Had a public relations advisor been consulted before Smollett’s cockamamie stunt, the actor might’ve been talked out of risking everything on such a hare-brained idea. After the fact, a PR advisor would’ve cautioned the actor to tell the truth and show contrition, rather than continuing to follow his lawyers’ advice to insist on his innocence.

What’s the right thing to do?

“Doing the right thing” is the ultimate public relations mantra.

A lawyer advises you on what you must do to stay out of jail. In Smollett’s case, his attorneys—with a head-scratching assist from County Attorney Foxx—successfully got the charges dropped. In response, Smollett’s lawyers continued to declare, “The case is closed … Mr. Smollett, like every citizen, is innocent until proven guilty in a court of law.”

A PR professional, on the other hand, doesn’t tell you what you “must” do but rather what you “should” do to defend yourself in the Court of Public Opinion; there’s a big difference. In Smollett’s case, the “right” thing to do, especially after the case was thrown out, would have been to admit what happened, take responsibility for the mistake that clearly was made, apologize profusely for wasting everyone’s time, and volunteer to make restitution to the city that took the actor seriously and wasted scarce taxpayer resources accordingly.

The last thing a thoughtful PR advisor would’ve counseled Smollett was to continue to maintain his innocence.

What do you say?

Jussie Smollett’s statement at his press conference after Foxx had thrown in the towel was stunning in its audacity.

“I have been truthful and consistent on every level since day one. I would not be my mother’s son if I was capable of one drop of what I’m accused of. This has been an incredibly difficult time. Honestly one of the worst of my entire life.”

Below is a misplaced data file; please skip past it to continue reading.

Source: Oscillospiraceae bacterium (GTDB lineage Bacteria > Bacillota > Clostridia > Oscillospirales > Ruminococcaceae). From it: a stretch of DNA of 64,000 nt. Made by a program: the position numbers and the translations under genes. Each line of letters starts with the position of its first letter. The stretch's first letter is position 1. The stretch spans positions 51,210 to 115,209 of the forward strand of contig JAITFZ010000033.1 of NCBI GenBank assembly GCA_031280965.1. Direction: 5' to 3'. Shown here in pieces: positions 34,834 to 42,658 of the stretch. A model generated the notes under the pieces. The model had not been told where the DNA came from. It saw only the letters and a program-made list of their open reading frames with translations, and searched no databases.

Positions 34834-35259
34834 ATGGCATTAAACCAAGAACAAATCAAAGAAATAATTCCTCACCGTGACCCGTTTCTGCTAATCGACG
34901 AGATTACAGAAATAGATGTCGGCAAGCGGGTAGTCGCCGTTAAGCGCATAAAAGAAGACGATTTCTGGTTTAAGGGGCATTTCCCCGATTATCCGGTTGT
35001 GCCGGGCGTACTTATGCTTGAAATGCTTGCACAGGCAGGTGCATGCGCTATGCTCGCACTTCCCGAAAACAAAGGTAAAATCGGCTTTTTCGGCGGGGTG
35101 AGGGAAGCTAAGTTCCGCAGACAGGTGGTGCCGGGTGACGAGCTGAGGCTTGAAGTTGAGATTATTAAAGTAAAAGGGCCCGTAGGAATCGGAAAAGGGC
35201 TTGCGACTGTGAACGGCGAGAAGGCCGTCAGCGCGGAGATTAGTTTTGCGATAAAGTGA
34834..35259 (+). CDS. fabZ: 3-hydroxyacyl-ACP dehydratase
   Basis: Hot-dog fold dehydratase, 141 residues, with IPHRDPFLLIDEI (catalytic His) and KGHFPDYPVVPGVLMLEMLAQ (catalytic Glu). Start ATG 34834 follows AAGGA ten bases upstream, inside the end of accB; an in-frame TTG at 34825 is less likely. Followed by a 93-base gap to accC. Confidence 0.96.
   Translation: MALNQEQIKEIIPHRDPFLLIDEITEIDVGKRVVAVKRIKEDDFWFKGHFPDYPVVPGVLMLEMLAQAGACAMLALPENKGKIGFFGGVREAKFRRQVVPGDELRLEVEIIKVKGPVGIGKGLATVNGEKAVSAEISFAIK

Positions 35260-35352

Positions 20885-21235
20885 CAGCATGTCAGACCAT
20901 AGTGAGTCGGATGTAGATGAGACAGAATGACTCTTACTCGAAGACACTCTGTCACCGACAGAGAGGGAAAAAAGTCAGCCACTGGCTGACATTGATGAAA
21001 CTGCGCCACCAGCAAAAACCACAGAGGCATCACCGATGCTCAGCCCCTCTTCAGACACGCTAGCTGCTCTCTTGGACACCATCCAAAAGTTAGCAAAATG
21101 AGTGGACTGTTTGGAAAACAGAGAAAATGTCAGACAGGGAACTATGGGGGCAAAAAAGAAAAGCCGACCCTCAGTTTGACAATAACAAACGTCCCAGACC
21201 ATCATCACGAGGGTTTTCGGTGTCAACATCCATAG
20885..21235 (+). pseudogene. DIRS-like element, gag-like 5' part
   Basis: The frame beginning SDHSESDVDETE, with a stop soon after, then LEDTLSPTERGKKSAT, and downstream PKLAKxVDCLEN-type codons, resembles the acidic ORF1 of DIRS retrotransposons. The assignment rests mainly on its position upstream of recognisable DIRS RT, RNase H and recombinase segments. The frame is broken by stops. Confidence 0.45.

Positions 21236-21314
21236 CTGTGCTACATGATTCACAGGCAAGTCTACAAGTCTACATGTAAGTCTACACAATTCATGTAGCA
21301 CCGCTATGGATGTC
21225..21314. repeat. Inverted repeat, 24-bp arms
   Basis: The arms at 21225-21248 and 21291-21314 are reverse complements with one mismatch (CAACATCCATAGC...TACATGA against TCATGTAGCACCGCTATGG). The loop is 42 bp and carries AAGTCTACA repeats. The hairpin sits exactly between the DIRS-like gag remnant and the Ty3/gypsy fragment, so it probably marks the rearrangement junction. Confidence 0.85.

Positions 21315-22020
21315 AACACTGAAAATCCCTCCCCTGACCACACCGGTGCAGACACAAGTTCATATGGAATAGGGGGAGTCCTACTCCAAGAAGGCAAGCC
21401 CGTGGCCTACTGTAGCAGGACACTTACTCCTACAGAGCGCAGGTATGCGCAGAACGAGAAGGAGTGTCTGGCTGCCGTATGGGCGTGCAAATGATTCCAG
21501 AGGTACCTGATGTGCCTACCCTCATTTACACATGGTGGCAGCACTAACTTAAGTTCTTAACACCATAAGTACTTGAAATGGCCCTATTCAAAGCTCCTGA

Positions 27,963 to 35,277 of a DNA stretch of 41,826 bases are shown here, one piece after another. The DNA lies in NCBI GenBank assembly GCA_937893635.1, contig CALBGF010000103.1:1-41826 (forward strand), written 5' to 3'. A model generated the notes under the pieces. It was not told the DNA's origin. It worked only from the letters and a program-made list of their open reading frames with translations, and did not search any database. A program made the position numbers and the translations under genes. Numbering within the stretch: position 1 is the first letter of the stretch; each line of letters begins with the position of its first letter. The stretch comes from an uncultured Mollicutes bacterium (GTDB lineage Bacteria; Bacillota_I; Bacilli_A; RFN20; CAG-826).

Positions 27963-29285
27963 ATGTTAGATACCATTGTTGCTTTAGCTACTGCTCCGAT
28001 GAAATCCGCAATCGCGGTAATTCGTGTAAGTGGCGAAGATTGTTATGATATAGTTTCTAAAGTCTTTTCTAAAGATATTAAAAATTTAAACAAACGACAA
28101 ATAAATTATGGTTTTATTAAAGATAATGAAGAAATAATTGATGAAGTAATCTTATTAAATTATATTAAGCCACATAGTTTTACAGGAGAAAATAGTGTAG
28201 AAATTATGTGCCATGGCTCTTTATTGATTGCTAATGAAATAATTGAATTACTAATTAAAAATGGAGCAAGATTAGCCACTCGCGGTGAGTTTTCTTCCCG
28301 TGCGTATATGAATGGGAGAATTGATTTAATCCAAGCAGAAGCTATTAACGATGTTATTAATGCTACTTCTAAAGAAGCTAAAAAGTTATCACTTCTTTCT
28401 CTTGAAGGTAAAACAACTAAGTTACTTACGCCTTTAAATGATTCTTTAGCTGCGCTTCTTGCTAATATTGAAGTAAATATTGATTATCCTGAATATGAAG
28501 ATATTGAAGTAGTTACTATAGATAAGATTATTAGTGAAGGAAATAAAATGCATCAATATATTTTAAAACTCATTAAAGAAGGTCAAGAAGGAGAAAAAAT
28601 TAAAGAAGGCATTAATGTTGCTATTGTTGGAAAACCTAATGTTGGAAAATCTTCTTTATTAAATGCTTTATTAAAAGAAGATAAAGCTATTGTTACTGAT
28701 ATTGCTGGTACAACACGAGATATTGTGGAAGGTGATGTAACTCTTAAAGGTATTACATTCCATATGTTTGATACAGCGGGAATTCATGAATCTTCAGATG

Following his lawyers’ advice to play the “victim” to the end, the actor refused to be remorseful.

What should Smollett have said? Well, he could’ve taken a cue from fellow actor Felicity Huffman, who pleaded guilty and accepted full blame for participating in the college admissions cheating scam.

Accordingly, Smollett should’ve said, “What I did was stupid and a mistake. Implicating my two friends and taking advantage of the dedicated Chicago police force and the goodwill of the public was wrong in every way. I am ashamed and committed to repaying the city for its monetary loss and regaining the trust of the public through my actions going forward.”

Instead, the harassed actor opted to stay true to the wrong-headed advice his lawyers continued to proffer. With the Empire star’s acting future in doubt and the false police report story refusing to go away, Smollett’s attorney lashed out with one final tone-deaf appeal, “We will not try this case in a court of public opinion. There is no case to try. The case was dismissed. We should all allow Mr. Smollett to move on with his life as a free citizen.”

Good luck with that, Counselor.


Fraser P. Seitel has been a communications consultant, author and teacher for 40 years. He is author of the Pearson text ”The Practice of Public Relations,” now in its 13th edition, and co-author of “Rethinking Reputation” and ”Idea Wise.” He may be reached directly at